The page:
SAG-AFTRA President Fran Drescher announced that the Hollywood union's national board voted on Friday to officially approve what was called a "record breaking" and historic tentative deal that ended a months-long grueling strike.
Duncan Crabtree-Ireland, the chief negotiator and executive director for the Screen Actors Guild-American Federation of Television and Radio Artists, told reporters that the agreement was approved with 86% voting in favor of the terms of a three-year contract agreement.
The next step will be for the union's members to put the terms of the deal up for a vote. Members will now be informed of the details in the deal. The vote is expected to begin on Tuesday and carry on during a process that will last into the month of December.
After months of protesting, SAG-AFTRA said earlier this week it had reached a tentative deal with entertainment companies and the Alliance of Motion Picture and Television Producers on new employment terms for Hollywood creators.
The tentative deal all but ended what was considered one of the longest labor fights in Hollywood history, which had reached crisis levels at times during the weeks of picketing.
At the center of the battle was high dissatisfaction over compensation from streaming providers, and fear over an ever-increasing presence of artificial intelligence technology encroaching on the industry and its workers.
The union sent a message to its members writing, "We are thrilled and proud to tell you that ... [negotiators] voted unanimously to approve a tentative agreement."
According to a statement, the strike was officially suspended, with all picket locations closed down.
"In a contract valued at over one billion dollars, we have achieved a deal of extraordinary scope that includes 'above-pattern' minimum compensation increases, unprecedented provisions for consent and compensation that will protect members from the threat of AI, and for the first time establishes a streaming participation bonus," the union said.
Actors joined in with screenwriters on picket lines over the summer. The strike lasted for 118 days, until parties were able to reach the tentative deal in a unanimous vote on Wednesday.
The union said, after the tentative deal was reached this week, that "pension and health caps" were "substantially raised" which was expected to "bring much needed value" to the union's plans.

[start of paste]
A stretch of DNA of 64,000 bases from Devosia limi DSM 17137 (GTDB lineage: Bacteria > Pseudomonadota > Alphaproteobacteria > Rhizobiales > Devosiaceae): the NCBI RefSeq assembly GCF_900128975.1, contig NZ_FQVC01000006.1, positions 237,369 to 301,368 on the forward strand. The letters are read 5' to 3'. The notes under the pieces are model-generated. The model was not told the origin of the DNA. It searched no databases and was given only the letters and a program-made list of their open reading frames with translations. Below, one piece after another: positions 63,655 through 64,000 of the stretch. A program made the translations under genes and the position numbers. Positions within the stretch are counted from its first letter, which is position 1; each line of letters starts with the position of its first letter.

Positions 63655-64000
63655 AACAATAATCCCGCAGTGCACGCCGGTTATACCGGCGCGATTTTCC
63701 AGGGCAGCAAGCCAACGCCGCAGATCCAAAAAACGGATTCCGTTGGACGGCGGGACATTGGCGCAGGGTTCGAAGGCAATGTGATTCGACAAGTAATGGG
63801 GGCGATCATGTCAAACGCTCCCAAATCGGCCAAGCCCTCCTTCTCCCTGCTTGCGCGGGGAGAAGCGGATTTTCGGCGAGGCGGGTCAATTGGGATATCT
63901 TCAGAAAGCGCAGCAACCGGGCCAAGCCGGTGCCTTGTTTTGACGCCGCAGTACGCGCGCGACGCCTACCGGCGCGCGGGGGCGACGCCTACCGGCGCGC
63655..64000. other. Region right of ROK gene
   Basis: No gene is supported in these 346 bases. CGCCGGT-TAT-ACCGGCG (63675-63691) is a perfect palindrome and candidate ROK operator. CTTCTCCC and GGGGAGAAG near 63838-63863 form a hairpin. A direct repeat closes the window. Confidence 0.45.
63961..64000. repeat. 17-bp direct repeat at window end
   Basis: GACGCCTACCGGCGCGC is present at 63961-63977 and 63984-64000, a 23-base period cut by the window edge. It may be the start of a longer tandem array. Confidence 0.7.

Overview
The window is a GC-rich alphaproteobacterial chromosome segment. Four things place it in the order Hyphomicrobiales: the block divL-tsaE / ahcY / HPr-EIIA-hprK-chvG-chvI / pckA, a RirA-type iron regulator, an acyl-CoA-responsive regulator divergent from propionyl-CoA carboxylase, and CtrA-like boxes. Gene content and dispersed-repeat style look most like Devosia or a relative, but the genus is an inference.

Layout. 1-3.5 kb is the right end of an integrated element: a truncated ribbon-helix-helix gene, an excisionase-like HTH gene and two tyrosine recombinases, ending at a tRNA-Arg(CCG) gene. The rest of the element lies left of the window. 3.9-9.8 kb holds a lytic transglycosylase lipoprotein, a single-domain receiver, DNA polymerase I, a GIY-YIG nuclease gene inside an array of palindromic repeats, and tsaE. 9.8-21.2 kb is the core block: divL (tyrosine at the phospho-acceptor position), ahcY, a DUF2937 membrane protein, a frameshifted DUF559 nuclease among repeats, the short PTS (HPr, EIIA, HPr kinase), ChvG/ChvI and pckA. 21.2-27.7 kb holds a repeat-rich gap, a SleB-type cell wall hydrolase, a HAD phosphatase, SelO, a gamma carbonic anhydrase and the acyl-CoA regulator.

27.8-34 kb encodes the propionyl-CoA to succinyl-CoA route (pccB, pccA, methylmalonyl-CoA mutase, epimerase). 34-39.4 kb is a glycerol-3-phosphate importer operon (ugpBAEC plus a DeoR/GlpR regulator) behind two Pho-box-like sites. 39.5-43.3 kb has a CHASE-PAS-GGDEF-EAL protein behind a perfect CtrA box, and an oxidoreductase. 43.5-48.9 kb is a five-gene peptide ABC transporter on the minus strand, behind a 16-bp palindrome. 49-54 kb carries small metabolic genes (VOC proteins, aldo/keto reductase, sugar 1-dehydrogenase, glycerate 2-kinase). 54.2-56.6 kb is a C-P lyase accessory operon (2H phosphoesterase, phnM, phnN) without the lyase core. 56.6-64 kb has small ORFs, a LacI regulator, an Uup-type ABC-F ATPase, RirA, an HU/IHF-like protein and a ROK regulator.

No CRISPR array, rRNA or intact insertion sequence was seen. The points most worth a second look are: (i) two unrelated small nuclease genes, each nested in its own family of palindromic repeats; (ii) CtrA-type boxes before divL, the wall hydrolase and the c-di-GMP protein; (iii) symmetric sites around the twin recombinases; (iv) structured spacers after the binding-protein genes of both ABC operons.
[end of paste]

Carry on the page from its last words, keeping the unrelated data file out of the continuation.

The statement to members said, "The deal includes numerous improvements for multiple categories including outsize compensation increases for background performers, and critical contract provisions protecting diverse communities."
AMPTP released a statement late on Wednesday writing that the "tentative agreement represents a new paradigm," and said it "gives SAG-AFTRA the biggest contract-on-contract gains in the history of the union — including the largest increase in minimum wages in the last forty years; a brand new residual for streaming programs; extensive consent and compensation protections in the use of artificial intelligence; and sizable contract increases on items across the board. The AMPTP is pleased to have reached a tentative agreement and looks forward to the industry resuming the work of telling great stories."
Late last month SAG-AFTRA warned its members not to lose sight of the goal the organization had set out to achieve during its historic protest to gain leverage with entertainment companies.
The union said at the time it remained willing and ready to continue negotiation with studios for its members. At one point, SAG-AFTRA even released guidance to members on how they can avoid "inadvertently" breaking strike rules during Halloween with their costumes.
Then later that same month actor George Clooney led discussions with studios on ways to end the impasse between studios and the union representing actors. But, according to SAG-AFTRA President Fran Drescher, the plan was determined to have legal issues that caused it to not be feasible.
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